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In Edith Wharton’s Ethan Frome, the character of Mattie faces a similar confinement in regards to Laura in The Glass Menagerie: they both face the pressure of following through with the traditional roles of women in society of the early twentieth century. Ethan Frome examines the immense female confinement of traditional gender roles through the character of Mattie Silver. In America in the early twentieth century, women were often coerced to get married and expected to do the domestic work of the house-which implies cleaning, cooking, home maintenance, laundry, and additional chores. Mattie moves in with the Fromes to aid in the domestic work while Zeena is sick, and because Mattie’s help compensates for the wrongdoings of Mattie’s deceased father. Despite her efforts, Mattie’s incompetence in completing housework is noted several times in the novel, “He did his best to supplement her unskilled efforts, getting up earlier than usual to light the kitchen fire, carrying in the wood overnight” (Wharton 32).

It is evident that Ethan helps Mattie by doing some of her work because he desires her pleasant, lively presence, but also because he shares the same perspective as that of society-that women are weak and incompetent. Women of this time were often appreciated for their beauty or personality, yet given connotations of attributes of weakness or inferiority. Despite Mattie’s incompetence in sufficiently completing household work, society agreed that a woman’s place was in the home, whether or not they were particularly skilled in caring for a home.

Mattie is physically entrapped with the Fromes in Starkfield as her parents left her with nothing, and she depends on the Fromes financially. Mattie’s dependence on the Fromes represents the limitations that rested on the women of this time, as women similar to Mattie who were raised only to be domestic servants or simply companions to men, faced difficulty if their lives did not conform to the common ideals of women in society at the time. Her physical entrapment to Starkfield is fixed to the fact that Mattie “hadn’t any other place to go to” after her parents had left her with almost nothing, when her life did not conform to that of a normal young woman in the early twentieth century society (Wharton 52).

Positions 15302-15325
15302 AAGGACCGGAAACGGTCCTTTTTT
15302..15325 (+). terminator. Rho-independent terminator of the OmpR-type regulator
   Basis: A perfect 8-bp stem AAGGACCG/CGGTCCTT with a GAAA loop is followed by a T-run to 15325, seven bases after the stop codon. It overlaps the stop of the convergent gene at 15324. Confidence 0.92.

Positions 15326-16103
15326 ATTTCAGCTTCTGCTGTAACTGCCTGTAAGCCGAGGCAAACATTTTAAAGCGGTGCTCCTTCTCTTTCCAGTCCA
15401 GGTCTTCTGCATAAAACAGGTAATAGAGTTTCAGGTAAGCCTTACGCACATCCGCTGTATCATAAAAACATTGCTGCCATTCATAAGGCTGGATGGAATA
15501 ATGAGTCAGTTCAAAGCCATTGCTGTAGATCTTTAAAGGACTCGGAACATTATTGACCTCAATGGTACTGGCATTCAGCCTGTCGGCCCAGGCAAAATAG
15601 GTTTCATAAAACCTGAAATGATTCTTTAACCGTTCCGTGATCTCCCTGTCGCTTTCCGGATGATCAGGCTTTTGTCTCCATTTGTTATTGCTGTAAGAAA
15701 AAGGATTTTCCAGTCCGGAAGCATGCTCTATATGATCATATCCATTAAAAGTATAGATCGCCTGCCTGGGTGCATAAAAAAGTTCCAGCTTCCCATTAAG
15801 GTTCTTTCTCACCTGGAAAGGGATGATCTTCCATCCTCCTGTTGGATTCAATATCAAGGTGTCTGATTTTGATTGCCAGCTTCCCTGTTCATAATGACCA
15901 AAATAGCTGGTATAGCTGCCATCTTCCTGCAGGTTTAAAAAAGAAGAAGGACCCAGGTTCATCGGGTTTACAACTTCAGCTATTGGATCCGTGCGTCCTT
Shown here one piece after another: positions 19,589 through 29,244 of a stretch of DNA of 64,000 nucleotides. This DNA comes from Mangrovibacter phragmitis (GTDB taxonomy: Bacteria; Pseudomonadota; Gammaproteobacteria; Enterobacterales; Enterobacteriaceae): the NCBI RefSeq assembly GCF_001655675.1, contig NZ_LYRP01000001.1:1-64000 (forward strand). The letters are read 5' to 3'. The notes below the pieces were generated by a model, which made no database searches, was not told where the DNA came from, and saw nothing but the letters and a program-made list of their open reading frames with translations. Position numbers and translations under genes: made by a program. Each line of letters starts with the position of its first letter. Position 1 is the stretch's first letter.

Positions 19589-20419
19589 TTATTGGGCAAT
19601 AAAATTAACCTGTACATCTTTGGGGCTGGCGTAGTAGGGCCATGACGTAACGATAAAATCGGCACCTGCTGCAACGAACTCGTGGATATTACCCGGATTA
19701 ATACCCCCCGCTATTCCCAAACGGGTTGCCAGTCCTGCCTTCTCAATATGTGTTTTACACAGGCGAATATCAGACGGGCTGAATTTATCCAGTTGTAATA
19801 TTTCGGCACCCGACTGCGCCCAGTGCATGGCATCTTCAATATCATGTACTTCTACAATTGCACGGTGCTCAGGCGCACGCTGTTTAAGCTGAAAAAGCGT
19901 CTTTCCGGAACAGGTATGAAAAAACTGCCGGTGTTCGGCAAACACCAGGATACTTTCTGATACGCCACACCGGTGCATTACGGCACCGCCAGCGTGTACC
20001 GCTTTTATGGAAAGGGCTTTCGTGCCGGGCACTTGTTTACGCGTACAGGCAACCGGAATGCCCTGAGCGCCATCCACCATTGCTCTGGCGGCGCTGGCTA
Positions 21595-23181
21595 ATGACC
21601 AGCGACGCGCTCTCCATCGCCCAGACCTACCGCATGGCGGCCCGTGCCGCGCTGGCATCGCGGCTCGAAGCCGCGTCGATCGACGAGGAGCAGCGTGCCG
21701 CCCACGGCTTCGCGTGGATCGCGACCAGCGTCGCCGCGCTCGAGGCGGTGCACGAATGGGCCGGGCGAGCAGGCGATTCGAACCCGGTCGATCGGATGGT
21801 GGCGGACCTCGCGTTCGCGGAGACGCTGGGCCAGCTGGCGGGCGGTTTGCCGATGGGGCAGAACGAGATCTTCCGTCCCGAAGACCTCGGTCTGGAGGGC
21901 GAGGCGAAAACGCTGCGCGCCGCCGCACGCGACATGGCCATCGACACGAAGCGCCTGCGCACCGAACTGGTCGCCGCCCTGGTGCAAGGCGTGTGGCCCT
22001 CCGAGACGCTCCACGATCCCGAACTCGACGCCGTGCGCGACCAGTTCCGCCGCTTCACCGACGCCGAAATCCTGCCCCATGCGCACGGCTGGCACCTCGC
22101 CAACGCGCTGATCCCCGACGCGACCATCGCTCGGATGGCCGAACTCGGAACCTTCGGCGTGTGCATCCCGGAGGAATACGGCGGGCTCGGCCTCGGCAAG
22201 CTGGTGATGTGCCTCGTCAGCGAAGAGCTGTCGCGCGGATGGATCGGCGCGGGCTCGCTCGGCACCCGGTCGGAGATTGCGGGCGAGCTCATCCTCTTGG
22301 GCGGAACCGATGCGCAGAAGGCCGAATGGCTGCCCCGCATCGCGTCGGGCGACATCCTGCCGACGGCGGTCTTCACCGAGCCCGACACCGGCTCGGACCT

Mattie is portrayed as the stereotypical weak, inferior woman in the society of this time, who needed a man to depend on for everything. Mattie’s dependency on the Fromes represents how women were almost expected to rely on men for their needs. Mattie’s physical entrapment to the Fromes rests on instability as an unmarried woman in the early twentieth century society.

Laura is entrapped by society’s expectations for women to be married and for women to have a personality full of confidence, and Mattie is entrapped by society’s fixation on women working in the household and her dependency on the Fromes as an unmarried woman. The restraints of society entrap these women from fulfilling their desires and/or pursuing a career in which they can succeed in. Therefore, it is important to remember that the most oppressive constraints in one’s life can be those which are impalpable, whereas bothersome physical limitations such as fences or walls can be avoided or eliminated altogether.

References:

  1. Wharton, Edith. Ethan Frome. New American Library, 2009.
  2. Williams, Tennessee. The Glass Menagerie. New Directions Publishing Corporation, 1999.